* * * * * * * * * * * *

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Fracking Banned in Mendocino County



Voters Deliver Historic Mandate–

‘Changing the Law by Challenging the Law’




Skippy Massey
Humboldt Sentinel


The little Mendo-mouse roared, poking Big Oil in the eye on Tuesday.

Mendocino County voters overwhelmingly approved a ballot initiative banning fracking in the county, joining San Benito County in saying no to the controversial method of extracting oil and gas from deep rock formations.

Preliminary results yesterday showed 67 percent of Mendocino voters favored the ban, known as Measure S.

San Benito’s similar measure passed with 57 percent of the vote.  A third anti-fracking measure on the California ballot was defeated in Santa Barbara County by 63 percent of the vote.

“I’m happy, but cautious, too,” said Jamie Lee, a Measure S proponent and former Wall Street trader turned organic farmer.  He noted that the oil industry pumped about $7 million into defeating the other proposed California fracking bans, and that state and federal agencies may not care for the local-governance aims included in the measure.

“We’re poking a bear in the eye,” he said.

Measure S faced no formal opposition, Lee said.  While oil extraction has been occurring in Santa Barbara and San Benito counties for decades, producers have largely bypassed Mendocino County which has no commercial oil or gas wells.

Efforts to ban fracking have been growing nationwide, with more than 100 counties and cities in the United States taking a stance by banning the practice in recent years.

Fracking — short for hydraulic fracturing — involves forcing water, chemicals and other materials into rock formations to expand cracks and allow oil and gas to flow more freely.

Santa Cruz has a ban on all oil and gas extractions; Beverly Hills passed a fracking ban earlier this year; and there are proposals in the works for fracking bans in Los Angeles and Butte County, according to Hollin Kretzmann of the environmental group Center for Biological Diversity.  Voters on Tuesday also passed anti-fracking ordinances in Denton, Texas, and Athens, Ohio.  

Opponents say fracking poses serious contamination risks for groundwater and a range of other environmental and public health concerns. Some also feel the process leads to an increased level of earthquakes.  But proponents of the decades-old practice say it’s safe and can make low-producing oil fields more productive and financially viable, increasing the country’s oil resources.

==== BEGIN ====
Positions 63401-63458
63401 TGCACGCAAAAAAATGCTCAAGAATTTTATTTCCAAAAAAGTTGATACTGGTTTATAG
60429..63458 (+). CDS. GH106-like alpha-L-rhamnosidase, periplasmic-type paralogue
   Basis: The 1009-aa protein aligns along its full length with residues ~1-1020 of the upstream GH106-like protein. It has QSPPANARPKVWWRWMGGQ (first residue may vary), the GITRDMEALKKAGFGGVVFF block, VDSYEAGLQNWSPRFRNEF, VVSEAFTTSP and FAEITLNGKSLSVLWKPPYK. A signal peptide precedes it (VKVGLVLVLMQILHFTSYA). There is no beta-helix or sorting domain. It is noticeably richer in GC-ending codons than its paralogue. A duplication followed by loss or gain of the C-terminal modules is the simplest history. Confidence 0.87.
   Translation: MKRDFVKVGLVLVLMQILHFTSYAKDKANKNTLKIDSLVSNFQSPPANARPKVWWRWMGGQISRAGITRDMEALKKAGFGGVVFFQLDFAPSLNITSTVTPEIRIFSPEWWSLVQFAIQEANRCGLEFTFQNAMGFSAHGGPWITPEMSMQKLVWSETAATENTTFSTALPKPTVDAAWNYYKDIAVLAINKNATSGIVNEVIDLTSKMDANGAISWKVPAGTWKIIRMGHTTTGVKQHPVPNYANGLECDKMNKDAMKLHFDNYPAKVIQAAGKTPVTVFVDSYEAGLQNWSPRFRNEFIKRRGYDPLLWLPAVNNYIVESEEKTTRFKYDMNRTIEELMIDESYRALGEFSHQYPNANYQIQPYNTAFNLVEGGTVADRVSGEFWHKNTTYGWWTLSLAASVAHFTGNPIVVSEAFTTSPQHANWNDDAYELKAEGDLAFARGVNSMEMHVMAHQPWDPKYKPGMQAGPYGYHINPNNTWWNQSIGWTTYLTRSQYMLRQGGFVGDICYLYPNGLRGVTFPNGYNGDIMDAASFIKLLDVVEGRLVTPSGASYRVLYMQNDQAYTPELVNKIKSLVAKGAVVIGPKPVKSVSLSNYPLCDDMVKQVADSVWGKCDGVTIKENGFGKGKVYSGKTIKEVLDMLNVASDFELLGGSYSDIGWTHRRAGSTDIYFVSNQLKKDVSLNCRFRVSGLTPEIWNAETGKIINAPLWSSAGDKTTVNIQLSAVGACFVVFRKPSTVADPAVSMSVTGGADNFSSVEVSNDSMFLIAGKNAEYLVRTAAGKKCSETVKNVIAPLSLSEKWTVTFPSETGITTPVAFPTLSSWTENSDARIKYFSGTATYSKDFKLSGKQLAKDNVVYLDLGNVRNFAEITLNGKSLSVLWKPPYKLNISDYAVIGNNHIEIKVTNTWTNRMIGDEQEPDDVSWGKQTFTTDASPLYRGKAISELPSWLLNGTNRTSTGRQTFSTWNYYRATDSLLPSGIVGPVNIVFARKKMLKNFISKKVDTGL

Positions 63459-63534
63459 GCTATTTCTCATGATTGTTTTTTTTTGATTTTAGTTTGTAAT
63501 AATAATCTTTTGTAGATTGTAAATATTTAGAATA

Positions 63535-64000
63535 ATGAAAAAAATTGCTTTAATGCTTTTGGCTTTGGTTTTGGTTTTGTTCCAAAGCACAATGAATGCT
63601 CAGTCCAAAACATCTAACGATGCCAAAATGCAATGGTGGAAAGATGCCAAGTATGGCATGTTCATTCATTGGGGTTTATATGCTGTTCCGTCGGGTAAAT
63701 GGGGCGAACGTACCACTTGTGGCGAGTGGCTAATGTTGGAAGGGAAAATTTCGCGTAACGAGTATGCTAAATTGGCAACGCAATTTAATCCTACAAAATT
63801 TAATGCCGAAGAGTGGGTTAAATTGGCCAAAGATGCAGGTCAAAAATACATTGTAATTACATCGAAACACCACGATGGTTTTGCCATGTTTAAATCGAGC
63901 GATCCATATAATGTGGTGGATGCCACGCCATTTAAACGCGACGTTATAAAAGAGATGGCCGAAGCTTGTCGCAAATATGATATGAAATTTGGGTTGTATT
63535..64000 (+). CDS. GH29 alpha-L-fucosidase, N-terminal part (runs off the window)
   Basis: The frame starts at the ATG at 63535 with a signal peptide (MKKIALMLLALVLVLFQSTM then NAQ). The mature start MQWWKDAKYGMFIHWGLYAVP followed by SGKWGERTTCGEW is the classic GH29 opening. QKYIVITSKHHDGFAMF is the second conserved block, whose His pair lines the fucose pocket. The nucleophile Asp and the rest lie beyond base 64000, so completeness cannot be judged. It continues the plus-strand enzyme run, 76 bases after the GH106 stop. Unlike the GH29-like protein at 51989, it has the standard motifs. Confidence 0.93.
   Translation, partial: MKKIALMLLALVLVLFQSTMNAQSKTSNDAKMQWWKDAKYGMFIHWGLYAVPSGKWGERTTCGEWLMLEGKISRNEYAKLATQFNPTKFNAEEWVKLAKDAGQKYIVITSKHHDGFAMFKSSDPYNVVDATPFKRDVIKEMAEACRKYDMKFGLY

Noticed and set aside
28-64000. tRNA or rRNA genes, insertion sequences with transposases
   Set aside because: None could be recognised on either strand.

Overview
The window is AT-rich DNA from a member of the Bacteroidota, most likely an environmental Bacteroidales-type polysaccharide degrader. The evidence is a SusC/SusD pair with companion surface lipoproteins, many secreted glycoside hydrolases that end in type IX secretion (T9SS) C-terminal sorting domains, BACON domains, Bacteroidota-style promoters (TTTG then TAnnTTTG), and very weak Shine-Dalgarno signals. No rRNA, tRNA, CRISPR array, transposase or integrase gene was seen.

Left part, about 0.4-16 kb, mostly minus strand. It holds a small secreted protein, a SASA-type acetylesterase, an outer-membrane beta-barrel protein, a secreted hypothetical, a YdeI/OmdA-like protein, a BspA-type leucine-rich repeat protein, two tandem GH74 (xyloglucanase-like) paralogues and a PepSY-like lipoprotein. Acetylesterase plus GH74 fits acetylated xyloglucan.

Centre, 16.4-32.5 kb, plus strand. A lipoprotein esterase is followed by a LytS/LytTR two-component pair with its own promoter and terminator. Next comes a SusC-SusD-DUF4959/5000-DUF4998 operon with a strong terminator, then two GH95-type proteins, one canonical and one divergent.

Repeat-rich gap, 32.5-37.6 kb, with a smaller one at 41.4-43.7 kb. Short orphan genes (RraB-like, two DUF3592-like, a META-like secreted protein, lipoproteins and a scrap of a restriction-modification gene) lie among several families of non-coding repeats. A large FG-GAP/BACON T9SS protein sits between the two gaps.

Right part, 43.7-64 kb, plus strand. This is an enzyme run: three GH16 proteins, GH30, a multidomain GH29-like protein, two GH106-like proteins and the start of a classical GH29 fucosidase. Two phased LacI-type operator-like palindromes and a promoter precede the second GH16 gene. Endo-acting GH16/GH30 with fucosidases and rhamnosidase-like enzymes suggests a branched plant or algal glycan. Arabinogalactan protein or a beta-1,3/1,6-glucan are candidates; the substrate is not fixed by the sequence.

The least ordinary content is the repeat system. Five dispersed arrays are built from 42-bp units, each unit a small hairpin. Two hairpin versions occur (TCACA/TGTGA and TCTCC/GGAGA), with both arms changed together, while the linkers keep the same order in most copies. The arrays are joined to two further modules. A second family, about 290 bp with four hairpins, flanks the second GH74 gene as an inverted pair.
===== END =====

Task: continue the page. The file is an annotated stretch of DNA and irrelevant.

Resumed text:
Citing the lack of local oil development, some Mendocino County residents publicly questioned why a ban was needed in the first place.  They raised their objections in letters to local newspapers.

Lee said the measure is preventive, and banning fracking is only part of what it aims to accomplish.

Unlike the other anti-fracking measures, Measure S went beyond what would be a simple fracking ban.  It included language asserting that the community has a right to self-governance superseding state and federal law, Lee said.

“We are declaring, through this ordinance, that we are the stewards of the land and we have these rights that are inherent,” he said.

But the battle is far from over if Big Oil’s ‘Drill Baby, Drill’ advocates wish to get their way for tapping Mendocino’s vast underground oil and gas deposits.  The assertion of local lawmaking authority, along with several other sections of the ballot measure, may not be legally defensible, according to a legal opinion by interim Mendocino County Counsel Doug Losak.

Questionable provisions include the harsh penalties for “toxic trespass,” including a year in county jail and $10,000 fine for each violation of the fracking ordinance.  For example, each stroke of a fracking pump is considered a separate violation– potentially racking up life sentences for violators.

The measure also prohibits anyone from parking fracking-related equipment in Mendocino County, a move that could limit offshore and neighboring development.

“It is likely that a court would find at least some of the sections of the initiative in violation of state and/or federal laws or constitutions,” Losak wrote.

Measure S proponents simultaenously agree– and disagree– with Losak’s opinion.

“Mr. Losak is correct about one thing: the law is not currently on your side,” states a letter to Measure S proponents from Shannon Biggs of Global Exchange, the international human rights group, and attorney Thomas Linzey of the Community Environmental Legal Defense Fund.

“Your right to govern your own county has been canceled out by the ‘rights’ of corporations and the authority of the state to pre-empt your lawmaking.  Measure S is about changing that.  It is about changing the law by challenging the law,” they wrote.

On their website, Global Exchange said Mendocino County made history: